This project is designed to wake-up from sleep approximately once a second, do something, and then go back to sleep. The schematic is shown in Figure 1. There are three configuration jumpers associated with this sleep time. These jumpers configure the number of wake-ups, before any further action will take place. The choices for this project are 1 second, 10 seconds, 1 minute, 10 minutes, 1 hour or 10 hours. These can easily be changed to any other delays, because they are just counts based on the 1-second wake-ups. Two LEDs can be enabled in this routine. LED1 can be turned ON upon each wake-up. LED2 can be turned ON upon reaching the configuration count. If the configuration count has not been reached, then the MCU merely goes back to sleep. LEDs 1 and 2 are shut OFF when the MCU goes to sleep. The time it takes the circuit to wake up and run through the counting routine is 300 µs, which is about 0.03% of each sleep period. You want the sleep period as long as possible, to keep the wake-to-sleep ratio as small as possible. Because my minimum time is 1 second, that defines my maximum sleep time.
CHECKING FOR A NEED
The original idea was to be able to turn ON a power-hungry circuit and then go back to sleep periodically. A catch to this was how to know when to turn it OFF. I decided to create an OFF function via an external input. Because this circuit turns ON power to some external device, it only makes sense to allow that external device the ability to signal when it has finished its function. The last function must raise an output, which signals this project that it can remove power and go back to sleep.
There are two possible scenarios that could be used here: go back to sleep immediately, or remain awake until the OFF signal is received. The first works well for when the timeout is short, such as 1 second, but wastes power if the timeout is long because the external device remains powered for a minimum of one timeout period. It seems like a more prudent approach to be able to turn the external device OFF immediately when signaled, so the second approach is used here.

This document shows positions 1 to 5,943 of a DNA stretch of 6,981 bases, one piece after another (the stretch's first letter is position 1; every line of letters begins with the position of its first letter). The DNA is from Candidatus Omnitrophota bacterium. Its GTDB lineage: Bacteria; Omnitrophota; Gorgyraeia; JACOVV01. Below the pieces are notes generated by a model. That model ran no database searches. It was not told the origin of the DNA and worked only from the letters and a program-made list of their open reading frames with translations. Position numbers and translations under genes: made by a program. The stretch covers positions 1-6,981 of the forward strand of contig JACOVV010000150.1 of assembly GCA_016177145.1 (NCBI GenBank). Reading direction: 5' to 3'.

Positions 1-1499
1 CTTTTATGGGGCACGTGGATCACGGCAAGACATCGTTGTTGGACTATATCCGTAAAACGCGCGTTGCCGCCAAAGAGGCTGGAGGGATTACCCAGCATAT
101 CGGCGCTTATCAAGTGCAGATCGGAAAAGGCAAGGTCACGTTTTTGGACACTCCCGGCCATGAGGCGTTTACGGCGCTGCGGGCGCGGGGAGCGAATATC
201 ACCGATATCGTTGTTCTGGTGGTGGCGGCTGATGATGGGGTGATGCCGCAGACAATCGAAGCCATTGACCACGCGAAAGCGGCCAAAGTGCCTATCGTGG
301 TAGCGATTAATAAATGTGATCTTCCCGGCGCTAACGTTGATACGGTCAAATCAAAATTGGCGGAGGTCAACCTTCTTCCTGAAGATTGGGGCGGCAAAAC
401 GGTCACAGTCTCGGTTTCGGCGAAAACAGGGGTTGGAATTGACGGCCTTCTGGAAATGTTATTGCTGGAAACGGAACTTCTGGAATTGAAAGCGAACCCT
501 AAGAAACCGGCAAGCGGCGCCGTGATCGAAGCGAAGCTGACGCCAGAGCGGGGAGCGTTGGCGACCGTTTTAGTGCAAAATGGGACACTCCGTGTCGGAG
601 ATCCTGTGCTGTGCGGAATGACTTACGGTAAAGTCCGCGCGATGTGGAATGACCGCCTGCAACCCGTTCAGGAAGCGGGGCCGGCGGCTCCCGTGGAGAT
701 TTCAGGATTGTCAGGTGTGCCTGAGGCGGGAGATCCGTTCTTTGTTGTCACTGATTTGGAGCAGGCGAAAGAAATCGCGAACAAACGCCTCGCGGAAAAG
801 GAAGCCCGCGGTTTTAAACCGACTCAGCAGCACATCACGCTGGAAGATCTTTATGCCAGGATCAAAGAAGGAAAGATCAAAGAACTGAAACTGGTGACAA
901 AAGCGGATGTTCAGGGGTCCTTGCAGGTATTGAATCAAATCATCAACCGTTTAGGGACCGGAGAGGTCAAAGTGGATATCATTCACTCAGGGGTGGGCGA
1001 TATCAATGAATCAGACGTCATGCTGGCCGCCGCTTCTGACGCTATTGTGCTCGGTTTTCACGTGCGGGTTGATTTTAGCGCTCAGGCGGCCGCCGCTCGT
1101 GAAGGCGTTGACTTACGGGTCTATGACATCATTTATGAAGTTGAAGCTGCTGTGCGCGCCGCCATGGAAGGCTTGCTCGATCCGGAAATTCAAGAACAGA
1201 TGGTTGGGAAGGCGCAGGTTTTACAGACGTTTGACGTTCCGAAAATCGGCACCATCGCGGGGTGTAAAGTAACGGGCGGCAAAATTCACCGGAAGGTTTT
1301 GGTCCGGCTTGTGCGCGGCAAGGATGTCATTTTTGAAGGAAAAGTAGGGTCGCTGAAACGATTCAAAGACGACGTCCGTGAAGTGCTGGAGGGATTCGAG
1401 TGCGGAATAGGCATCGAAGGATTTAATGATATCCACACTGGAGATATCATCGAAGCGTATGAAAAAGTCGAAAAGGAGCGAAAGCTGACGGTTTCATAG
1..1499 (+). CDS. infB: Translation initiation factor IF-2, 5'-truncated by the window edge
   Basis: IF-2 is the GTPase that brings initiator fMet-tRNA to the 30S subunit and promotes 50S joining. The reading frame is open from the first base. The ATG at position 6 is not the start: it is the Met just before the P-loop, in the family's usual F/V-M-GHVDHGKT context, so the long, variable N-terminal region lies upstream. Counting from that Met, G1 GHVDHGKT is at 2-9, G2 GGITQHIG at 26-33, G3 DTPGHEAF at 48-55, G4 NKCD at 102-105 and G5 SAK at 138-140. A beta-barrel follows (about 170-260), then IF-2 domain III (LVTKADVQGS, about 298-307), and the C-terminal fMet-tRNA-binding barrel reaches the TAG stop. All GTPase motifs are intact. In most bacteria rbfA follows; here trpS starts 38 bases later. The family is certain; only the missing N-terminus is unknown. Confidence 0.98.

The LM2675 is available with an adjustable output voltage (Figure 2). This means you can set its output to any voltage up to about battery voltage minus 3 V. A feedback input is provided, so the center tap of a voltage divider network will set the output voltage based on the 1.23 V reference voltage across the lower resistor (R1). The typical equation for these adjustable devices is Vout = 1.23 × (1+[R2/R1]). This switching regulator is capable of up to 1 A of current and has over-current and thermal-protective circuitry. Besides the normal external capacitors used with a regulator, a small Schottky diode and inductor are required, along with the two resistors for setting the operational voltage. Fixed output versions can be used, which eliminate the resistor divider. Note: If you’ve designed your circuit for the adjustable regulator and use a fixed-voltage version, a zero-ohm jumper must be installed in place of the upper resistor, tying together the output and feedback input. Power and ground are provided on a three-pin connector that also contains the high enable OFF control input signal.
The idea for this project came while working with the Arduino in last month’s project. I didn’t want the Arduino to draw power while it was just idling. Sleep with an Arduino still requires a good deal of current. I wanted a way to eliminate totally—in a perfect world—all current when an external device had completed its task. For instance, a logging device needs to be powered only to do its “thing” on a periodic basis. Turning it OFF for long periods of time allows battery power to be metered out, ensuring minimum current draw over the long haul.
While designing this circuit, it became clear that a second switching regulator could be added with little additional cost, thereby allowing a second external device to be used for a whole different purpose. Well, not exactly. My lighthouse project integrated a previous project. On the shore at Crystal Lake you’ll find a lighthouse marking the night with a simulated rotating beacon of LEDs (Circuit Cellar 248, March 2011) warning of treacherous coastal obstructions on foggy mornings by playing a foghorn MP3 (Circuit Cellar 339, October 2018).